*all tattoos BLUR and FADE over time, and need to be designed to last.

Many small and highly detailed tattoos that look great when they are new, do not age well.  As time passes, your tattoos will BLUR, fine lines become thicker, crisp edges become softer, darker colors flow into and over-power lighter colors.  Your tattoos will also FADE, meaning that black gets less dark, mid tone colors become less vibrant and more pale, and very light colors such as white, or any color mixed with a lot of white or yellow, may eventually fade away almost entirely.  It is for this reason that small, highly detailed tattoos, as well as many photo-realistic tattoos  are a poor choice.  Imagine how you will feel when the beautiful, small script tattoo reading “patience” that you just had placed on your wrist begins to blur, and all of the tiny areas of skin in the letters “p”, “a”, and “e” disappear because the black ink has spread out and swallowed them up.  Thinking of having your tattoo done in white ink instead? Imagine how you will feel when it disappears entirely, or worse yet, when it fades just enough to reveal a brownish colored scar in the shape of your tattoo.  Imagine how you will feel when that artsy abstract water color and ink splatter tattoo you got that looked so vibrant and nice the day you got it, has faded so badly that all of your color looks dull, some of the lightest colors are gone completely, and now it just looks like a child’s crayon drawing.  Imagine how you will feel after that amazingly realistic tattoo of a beautiful vampire girl with blood glistening on her lips and teeth has faded and blurred until all of those tiny white highlights that made it look so good have all been swallowed up by the dark red and black.  If you don’t understand that last one, imagine a monarch butterfly with no white dots.  Traditional american and traditional Japanese tattoos look the way they do for a REASON.  As we say in the business, “If it’s bold, it’ll hold”.  Tattoos need to be BOLD, high contrast images that will not be ruined by a little blurring and fading.  Detail work is great, however it needs to be woven into the tattoo design in such a way so as to play a “supporting role” to the overall tattoo design, and not as the foundation of the design.  Many tattooers either don’t know this, don’t care, or are in so desperate a need for income that they will not caution you against asking them to make this mistake on you.  Many other tattooers are more concerned about the photo they will get of a raw, fresh tattoo, than they are about the long term satisfaction of each client and so they do not design with these facts in mind.


Firstly, heed the cautions and consider the advice above.  Once you know what NOT to do, its easy.  Wether your tattoo will be large or small, imagine a tattoo that you would get if it were going to be VERY LARGE.  For example, if you want a small tattoo on your wrist, first pretend that you are going to get a full sleeve, what would it be?  Once you have an idea how you’d want your full sleeve to look (if you ever go so far), take whichever small element of the full sleeve would go on the wrist, and you have your tattoo picked out.  If the small tattoo you were originally planning, doesn’t fit neatly into your ideas about the sort of large tattoo you would get (IF you ever got one) don’t do it!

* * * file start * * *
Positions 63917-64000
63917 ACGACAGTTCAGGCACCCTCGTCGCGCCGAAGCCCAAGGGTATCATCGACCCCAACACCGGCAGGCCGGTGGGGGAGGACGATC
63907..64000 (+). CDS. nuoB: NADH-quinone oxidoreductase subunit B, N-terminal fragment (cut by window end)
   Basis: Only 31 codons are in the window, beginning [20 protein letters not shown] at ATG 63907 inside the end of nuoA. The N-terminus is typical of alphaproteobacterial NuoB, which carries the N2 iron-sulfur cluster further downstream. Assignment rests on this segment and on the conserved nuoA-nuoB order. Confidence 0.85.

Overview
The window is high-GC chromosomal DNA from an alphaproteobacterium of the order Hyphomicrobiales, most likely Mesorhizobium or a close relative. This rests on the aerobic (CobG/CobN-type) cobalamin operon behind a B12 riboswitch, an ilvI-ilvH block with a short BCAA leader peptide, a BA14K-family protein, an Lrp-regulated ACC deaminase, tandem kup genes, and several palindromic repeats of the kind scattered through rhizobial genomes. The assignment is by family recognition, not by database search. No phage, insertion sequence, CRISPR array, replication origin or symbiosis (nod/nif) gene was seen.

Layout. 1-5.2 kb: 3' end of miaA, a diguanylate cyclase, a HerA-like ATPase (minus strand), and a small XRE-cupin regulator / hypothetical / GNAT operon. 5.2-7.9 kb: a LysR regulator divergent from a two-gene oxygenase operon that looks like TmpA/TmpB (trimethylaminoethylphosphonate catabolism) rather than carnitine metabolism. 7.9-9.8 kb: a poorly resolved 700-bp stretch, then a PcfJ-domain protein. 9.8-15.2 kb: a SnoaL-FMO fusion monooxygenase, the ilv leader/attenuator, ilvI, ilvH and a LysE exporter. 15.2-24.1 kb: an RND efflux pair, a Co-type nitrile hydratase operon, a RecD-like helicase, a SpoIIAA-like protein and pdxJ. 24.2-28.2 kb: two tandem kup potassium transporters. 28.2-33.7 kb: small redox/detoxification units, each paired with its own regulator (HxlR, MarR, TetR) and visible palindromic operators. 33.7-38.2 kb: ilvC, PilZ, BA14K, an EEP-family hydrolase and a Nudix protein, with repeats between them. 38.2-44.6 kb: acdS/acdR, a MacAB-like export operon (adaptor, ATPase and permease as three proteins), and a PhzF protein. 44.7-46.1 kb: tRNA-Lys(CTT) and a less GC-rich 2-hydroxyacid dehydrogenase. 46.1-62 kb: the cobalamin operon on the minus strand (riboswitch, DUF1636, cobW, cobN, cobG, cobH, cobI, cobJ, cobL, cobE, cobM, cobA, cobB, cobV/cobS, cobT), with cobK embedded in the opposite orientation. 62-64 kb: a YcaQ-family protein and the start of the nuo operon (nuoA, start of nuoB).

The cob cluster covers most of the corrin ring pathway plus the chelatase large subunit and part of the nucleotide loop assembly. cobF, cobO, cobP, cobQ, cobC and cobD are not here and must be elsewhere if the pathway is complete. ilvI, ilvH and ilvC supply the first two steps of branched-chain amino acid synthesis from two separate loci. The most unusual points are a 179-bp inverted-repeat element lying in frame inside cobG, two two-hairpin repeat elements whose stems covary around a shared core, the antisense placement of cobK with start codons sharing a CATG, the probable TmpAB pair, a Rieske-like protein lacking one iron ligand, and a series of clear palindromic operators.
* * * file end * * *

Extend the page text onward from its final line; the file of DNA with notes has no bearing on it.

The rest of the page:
KEEP IT SIMPLE!  Don’t add too many things to a tattoo.  The smaller the tattoo, the simpler it needs to be.  A good recipe for any tattoo, large or small is:

*One main subject

*One secondary subject

*One back-ground element

Examples of this could be a moon, with a couple of stars and a whisp of smoke.  Or perhaps a skull with a couple of flowers and some flames.  Possibly a Bird with a few dragonflies and some clouds, or a goldfish with a few maple leaves and some water.  In other words avoid trying to cram every idea you’ve ever had into your tattoo, no matter how large it is, your tattoos will look better and age more gracefully if they are essentially SIMPLE in their design.

Choose designs that are images you like, colors you like, in a style you like.  It can be anything.  In fact for most tattoo collectors it doesn’t even matter WHAT they choose, if the tattoo is done well, they love it.  The point is, don’t over-think it.  Just have fun and select an image or a concept that you’re confident you won’t outgrow, such as political, or pop-culture references.  You can never go wrong with archetype images such as Flowers, animals, religious, occult, or spiritual imagery, skulls, and elemental back-ground elements like water, clouds, and fire.  Get your tattoo designed and placed (by a tattooer who knows how to do this) in such a way that it will compliment your body and look as though it belongs there.  It’s a good idea to get your tattoo so that you feel as though you look better with it than without it, and design it with your NAKED body in mind, not how it will look in your favorite tank top. Work with a tattooer who is skilled in the style and subject matter that you choose, and who is excited to work with you on it.  Give the artist you’ve chosen some artistic freedom to get the most out of your tattoo, and go for it.  If you think of something else later on… you can always get another tattoo.